The second component is defined by an elongate wedge-shaped member 30. The wedge-shaped member 30 includes substantially planar, spaced apart, longitudinally disposed side walls 32, 34 and opposite ends 36, 38. The opposite ends 36, 38 include a first end 36 being defined as the pivot end of the wedge-shaped member 30 and a second end 38 being defined as the locking end of the wedge-shaped member 30. The first and second ends 36, 38 of the wedge-shaped member 30 are disposed perpendicularly to the longitudinal axis Lw of the wedge-shaped member 30. An upper edge 40 extends laterally between the side walls 32, 34 of the wedge-shaped member 30 and longitudinally between the opposite ends 36, 38 of the wedge-shaped member 30. The side walls 32, 34 and the upper edge 40 of the wedge-shaped member 30 form a blade or a blade-like body 42 which is substantially thin and planar. The upper edge 40 has first and second raised sections 44, 46 respectively disposed proximate the first and second ends 36, 38 of the wedge-shaped member 30. These raised sections 44, 46 bound a lower intermediate section 48. The intermediate section 48 provides a designated location for receiving a bag, such as the ice pack P shown in FIG. 7. The blade-like body 42 has a cross-section, as shown in FIG. 2, which is slightly smaller than the cross-section of the trough 24. The difference in the cross-section of the trough 24 and the blade-like body 42 enables the closure 10 to close the ice pack P tightly therein. A longitudinally disposed base 50 extends perpendicularly to the side walls 32, 34 of the wedge-shaped member 30.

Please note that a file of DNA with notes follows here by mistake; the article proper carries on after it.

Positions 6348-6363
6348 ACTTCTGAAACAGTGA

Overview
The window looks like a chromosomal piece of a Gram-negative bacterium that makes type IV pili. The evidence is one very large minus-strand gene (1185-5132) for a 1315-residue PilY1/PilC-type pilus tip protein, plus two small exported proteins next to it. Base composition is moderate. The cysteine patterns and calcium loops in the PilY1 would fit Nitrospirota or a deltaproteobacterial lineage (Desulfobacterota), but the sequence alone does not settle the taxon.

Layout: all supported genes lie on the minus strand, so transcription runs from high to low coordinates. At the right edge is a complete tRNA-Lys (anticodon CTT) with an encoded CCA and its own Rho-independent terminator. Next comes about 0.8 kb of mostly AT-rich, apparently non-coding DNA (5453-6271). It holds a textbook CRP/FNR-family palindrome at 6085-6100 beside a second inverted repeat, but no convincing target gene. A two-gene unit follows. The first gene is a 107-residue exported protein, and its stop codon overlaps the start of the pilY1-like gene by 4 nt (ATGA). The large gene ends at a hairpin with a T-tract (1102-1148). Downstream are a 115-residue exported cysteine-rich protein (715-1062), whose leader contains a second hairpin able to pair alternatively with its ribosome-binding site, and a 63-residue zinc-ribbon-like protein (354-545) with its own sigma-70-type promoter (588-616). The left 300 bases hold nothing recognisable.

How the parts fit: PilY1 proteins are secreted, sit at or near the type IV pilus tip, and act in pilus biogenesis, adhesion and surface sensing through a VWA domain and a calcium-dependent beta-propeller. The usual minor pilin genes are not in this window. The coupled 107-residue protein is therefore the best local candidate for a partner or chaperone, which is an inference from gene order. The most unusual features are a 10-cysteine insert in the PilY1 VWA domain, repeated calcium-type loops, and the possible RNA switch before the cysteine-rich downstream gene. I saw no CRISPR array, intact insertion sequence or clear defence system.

As shown in FIGS. 1 and 4-7, a hinge in the form of an integral, flexible hinge strap 52 pivotally connects the pivot end 18 of the first component 12 to the pivot end 36 of the second component 30. The hinge strap 52 has a width substantially equivalent to the width of the base 26 of the sheath 12 and significantly greater than the width of the base 50 of the wedge-shaped member 30 so as to ensure that the blade-like body 42 does not twist out of alignment with the trough 24.